The Other I

November 19, 2015

Does religion make us feel superior?

Filed under: Catholicism and other questions of religion,Life as a Nun — theotheri @ 4:22 pm

For the first 6 years when I was a nun, we dressed in traditional habits, covering everything except our faces and hands.  Obviously, no one would mistake us for anything but nuns, Christians dedicating our virginity to a higher calling.  We younger nuns eventually received permission to wear habits that were a little less traditional, but the mark of our “chosen way” of life was still pretty clear.  Everybody with whom we worked knew who and what we were.MM%2520group%25202

(FYI, I am in the middle of the bottom row)

When I left the convent after nine years and began life as a student in New York City, I realized that I’d been divested of a cloak of sanctity.  Strangers on the streets no longer held doors open for me, for instance, or offered me a seat in place of theirs on the subway.

But the bigger change was in myself.  I no longer thought of myself as holier than a mere  lay person.  And I realized that just putting on that habit had made me feel morally superior to the layman who did not aspire to the level of sainthood which I sought for myself.  Indeed, which to some extent I assumed I had already achieved for myself.

That insight was close to half a century ago and I have tended to reflect on it occasionally with some embarrassment at my arrogant egocentrism.

But I read a research review in the Economist this month, Matthew 22:39, that has made me wonder if my personal experience is not far more significant and widespread than I realized.  Jean Decety, a developmental neuroscientist at the University of Chicago has studied more than a thousand children between 5 and 12 years of age in America, Canada, China, Jordan, South Africa and Turkey from many different religious groups, including Christians, Muslims, Buddhists, Hindus and Jews. Decety and his colleagues played a game with each of the children in which they had a chance to share their winnings with other children who had not had a chance to win anything.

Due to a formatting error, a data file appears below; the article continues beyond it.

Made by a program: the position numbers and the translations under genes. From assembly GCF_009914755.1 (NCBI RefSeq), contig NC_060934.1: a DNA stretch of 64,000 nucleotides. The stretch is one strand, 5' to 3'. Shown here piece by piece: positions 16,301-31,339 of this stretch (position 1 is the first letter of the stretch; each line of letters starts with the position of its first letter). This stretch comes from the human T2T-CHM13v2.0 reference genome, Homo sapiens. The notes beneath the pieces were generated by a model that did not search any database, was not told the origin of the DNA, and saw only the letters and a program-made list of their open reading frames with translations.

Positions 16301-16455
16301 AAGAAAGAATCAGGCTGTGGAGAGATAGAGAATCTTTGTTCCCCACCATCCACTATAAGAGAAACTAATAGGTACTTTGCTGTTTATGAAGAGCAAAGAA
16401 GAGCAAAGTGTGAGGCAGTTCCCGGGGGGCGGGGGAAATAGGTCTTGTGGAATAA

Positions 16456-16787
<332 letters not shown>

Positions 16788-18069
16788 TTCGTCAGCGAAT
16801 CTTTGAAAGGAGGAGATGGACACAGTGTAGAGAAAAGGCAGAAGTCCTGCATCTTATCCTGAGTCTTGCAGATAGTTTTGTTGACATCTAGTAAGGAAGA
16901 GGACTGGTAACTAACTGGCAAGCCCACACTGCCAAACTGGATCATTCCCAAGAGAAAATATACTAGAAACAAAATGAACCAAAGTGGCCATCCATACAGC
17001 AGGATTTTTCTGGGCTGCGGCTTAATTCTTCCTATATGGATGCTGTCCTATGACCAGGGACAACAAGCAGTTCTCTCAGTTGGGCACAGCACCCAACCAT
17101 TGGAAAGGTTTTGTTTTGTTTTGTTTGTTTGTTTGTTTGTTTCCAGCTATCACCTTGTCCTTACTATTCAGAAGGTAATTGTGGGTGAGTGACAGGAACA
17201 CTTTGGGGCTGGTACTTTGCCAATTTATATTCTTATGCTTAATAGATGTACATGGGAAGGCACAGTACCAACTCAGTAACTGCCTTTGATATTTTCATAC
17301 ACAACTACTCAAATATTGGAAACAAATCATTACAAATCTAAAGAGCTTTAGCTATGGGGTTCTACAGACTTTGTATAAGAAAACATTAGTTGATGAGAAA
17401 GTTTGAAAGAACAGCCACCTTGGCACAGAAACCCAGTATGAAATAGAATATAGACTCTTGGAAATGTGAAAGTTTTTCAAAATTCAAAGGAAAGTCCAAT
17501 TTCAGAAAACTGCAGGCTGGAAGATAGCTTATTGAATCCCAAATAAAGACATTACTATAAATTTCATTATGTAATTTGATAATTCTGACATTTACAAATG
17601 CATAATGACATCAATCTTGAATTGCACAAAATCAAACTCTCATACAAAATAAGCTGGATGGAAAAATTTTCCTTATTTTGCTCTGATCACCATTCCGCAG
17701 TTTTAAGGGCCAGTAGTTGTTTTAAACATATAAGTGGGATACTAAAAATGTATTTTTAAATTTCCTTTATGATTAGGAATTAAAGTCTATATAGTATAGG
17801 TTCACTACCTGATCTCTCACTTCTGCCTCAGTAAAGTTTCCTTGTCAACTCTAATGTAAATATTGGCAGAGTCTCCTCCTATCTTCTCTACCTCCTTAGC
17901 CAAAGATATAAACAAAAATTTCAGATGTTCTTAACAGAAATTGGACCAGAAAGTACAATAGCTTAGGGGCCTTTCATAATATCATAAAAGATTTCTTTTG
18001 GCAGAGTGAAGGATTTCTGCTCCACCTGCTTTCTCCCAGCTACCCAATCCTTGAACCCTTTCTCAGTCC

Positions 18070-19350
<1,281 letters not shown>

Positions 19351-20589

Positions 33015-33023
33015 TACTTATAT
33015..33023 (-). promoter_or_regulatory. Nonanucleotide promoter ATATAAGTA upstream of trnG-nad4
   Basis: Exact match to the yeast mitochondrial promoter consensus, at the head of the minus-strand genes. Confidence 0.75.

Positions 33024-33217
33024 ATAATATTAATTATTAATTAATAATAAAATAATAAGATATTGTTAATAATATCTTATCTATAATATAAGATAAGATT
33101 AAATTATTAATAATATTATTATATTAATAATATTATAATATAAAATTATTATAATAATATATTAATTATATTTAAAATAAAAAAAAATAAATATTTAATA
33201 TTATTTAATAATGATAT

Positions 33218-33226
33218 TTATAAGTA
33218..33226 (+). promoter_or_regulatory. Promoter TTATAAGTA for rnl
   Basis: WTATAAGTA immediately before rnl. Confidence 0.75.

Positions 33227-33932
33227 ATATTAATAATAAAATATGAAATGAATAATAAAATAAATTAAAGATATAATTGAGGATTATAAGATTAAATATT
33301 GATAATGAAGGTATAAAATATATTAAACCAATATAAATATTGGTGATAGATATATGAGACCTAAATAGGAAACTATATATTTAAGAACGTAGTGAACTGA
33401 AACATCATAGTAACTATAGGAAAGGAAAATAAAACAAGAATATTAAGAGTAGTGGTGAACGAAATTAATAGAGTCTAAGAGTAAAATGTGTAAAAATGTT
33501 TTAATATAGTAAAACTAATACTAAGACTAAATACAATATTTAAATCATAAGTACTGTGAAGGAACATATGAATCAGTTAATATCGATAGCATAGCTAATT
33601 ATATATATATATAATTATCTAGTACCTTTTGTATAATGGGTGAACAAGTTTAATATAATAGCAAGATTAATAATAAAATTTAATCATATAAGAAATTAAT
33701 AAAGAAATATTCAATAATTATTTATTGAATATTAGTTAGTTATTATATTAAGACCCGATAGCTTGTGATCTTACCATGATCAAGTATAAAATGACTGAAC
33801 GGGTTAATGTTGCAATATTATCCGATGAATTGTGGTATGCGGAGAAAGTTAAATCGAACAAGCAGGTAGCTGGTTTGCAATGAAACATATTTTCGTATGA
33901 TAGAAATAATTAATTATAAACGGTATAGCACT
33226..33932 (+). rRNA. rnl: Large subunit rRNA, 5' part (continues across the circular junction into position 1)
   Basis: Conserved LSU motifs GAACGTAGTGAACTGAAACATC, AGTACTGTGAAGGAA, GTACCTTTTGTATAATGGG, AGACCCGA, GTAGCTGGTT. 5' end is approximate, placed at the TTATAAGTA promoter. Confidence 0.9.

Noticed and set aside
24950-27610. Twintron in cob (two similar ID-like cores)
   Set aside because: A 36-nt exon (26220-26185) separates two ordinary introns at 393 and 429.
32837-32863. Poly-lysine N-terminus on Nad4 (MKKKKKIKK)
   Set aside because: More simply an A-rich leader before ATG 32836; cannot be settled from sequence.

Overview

Children of families of non-believers were willing to share significantly more of their winnings than were children of families who said they were religious.  Not only that, but religious parents predicted with a fair amount of confidence that their children would be more generous than children of families that practiced no religion.  Their predictions were wrong.  Children raised in religious families were less generous than children with no religious background.  Significantly so.

As the world today is facing repeated murderous onslaughts from young people who believe they are killing and dying for the One and Only True Religion, I am beginning to wonder in a way I have not done before if the problem is not one religion or another, but the underlying message, whatever version it may be.  Does teaching a child that they belong to the One and Only True Church – whether it is Roman Catholicism or extreme Islam or all those True Religions in between convince us by that very fact that we are intrinsically morally superior?  Is it equivalent to donning that nun’s habit which somehow transformed me into someone wiser, holier, more righteous than everybody else?